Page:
# Strange behavior of thermal expansion and resistivity equations

#### atat1tata

The equation of linear thermal expansion is $$l=l_0\left[1 + \alpha(t - t_0)\right]$$ (it is similar also to the equation of resistivity, $$\rho=\rho_0\left[1 + \alpha(t - t_0)\right]$$)

$$\alpha$$ is a constant dependent only on the material we are speaking about.

Now, let's say I have a bar 100 m long at 0°C. The material I'm using has a coefficient of thermal expansion of 0.01 1/°C. I'm heating it to 10°C
So $$l_0 = 100 m$$, $$t_0 = 0°C$$, $$\alpha = 0.01 °C^{-1}$$, t = 10 °C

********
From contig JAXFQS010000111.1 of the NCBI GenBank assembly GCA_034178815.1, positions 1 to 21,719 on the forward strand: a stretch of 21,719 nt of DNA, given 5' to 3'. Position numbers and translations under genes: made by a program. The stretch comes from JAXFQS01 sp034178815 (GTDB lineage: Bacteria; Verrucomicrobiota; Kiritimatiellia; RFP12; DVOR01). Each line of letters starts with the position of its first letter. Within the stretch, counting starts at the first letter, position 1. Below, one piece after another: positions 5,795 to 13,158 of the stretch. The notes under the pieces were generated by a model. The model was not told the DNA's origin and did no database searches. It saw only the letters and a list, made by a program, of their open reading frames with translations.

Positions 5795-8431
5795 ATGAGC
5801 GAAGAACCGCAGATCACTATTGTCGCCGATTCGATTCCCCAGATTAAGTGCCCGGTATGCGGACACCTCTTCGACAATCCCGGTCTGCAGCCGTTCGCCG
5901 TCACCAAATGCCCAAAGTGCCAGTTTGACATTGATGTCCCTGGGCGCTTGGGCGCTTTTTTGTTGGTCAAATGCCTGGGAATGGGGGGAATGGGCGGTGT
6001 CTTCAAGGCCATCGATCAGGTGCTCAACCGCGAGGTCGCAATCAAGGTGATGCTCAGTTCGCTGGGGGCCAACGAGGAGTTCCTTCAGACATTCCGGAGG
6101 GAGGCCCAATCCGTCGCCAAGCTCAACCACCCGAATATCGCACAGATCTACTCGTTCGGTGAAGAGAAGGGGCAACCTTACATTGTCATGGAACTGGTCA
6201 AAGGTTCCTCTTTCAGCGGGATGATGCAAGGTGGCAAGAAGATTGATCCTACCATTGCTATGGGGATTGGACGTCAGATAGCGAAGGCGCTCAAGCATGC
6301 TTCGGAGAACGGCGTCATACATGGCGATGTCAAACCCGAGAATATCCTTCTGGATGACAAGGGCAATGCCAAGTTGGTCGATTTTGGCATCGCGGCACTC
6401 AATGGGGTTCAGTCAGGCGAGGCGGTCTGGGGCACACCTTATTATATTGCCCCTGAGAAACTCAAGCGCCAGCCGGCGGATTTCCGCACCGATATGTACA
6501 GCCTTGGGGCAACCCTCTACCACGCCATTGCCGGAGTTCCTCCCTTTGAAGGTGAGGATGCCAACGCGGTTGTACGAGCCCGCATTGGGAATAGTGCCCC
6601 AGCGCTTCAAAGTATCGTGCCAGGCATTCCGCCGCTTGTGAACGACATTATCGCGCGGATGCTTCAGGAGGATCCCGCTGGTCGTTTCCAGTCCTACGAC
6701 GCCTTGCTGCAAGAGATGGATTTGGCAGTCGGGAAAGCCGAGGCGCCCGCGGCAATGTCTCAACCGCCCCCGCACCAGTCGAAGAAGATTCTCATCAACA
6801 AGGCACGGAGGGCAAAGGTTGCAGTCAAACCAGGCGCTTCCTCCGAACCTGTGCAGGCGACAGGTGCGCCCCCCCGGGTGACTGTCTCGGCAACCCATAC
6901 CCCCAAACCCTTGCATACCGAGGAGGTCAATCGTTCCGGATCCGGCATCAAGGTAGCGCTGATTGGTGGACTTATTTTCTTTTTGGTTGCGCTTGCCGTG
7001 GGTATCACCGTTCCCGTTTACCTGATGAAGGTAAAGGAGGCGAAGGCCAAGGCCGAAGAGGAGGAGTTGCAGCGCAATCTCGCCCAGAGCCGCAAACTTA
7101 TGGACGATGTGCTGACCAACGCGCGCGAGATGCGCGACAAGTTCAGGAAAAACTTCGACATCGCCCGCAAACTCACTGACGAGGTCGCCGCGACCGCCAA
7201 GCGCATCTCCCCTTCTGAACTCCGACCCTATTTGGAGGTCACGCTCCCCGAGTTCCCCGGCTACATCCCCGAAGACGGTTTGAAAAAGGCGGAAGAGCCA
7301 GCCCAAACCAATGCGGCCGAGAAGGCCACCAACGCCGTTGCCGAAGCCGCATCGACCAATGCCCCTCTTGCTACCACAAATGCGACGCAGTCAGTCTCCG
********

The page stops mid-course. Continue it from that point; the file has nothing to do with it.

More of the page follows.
$$l=(100 m)\left[1 + 0.01 °C^{-1} (10 °C)\right] = 1.1(100 m) = 110 m$$

Now, I have a bar 110 m long at 10°C and I want to return it to 0°C.
So $$l_0 = 110 m$$, $$t_0 = 10°C$$, $$\alpha = 0.01 °C^{-1}$$, $$t = 0 °C$$

$$l=(110 m)\left[1 + 0.01 °C^{-1} (-10 °C)\right] = 0.9(110 m) = 99 m$$

With resistance there are almost the same problems. Where am I wrong?

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#### AJ Bentley

The formula you are using are only approximations, roughly correct around room temperature. You can't expect precise results.

#### netheril96

Rewrite it in canonical linear function
$$l = \left( {{l_0} - \alpha {l_0}{t_0}} \right) + \alpha {l_0}t$$
This should hold for all $${l_0}$$ in an ideal situation,so this suggest that $$\alpha$$ is dependent on $${l_0}$$,or more specifically,inverse proportional.

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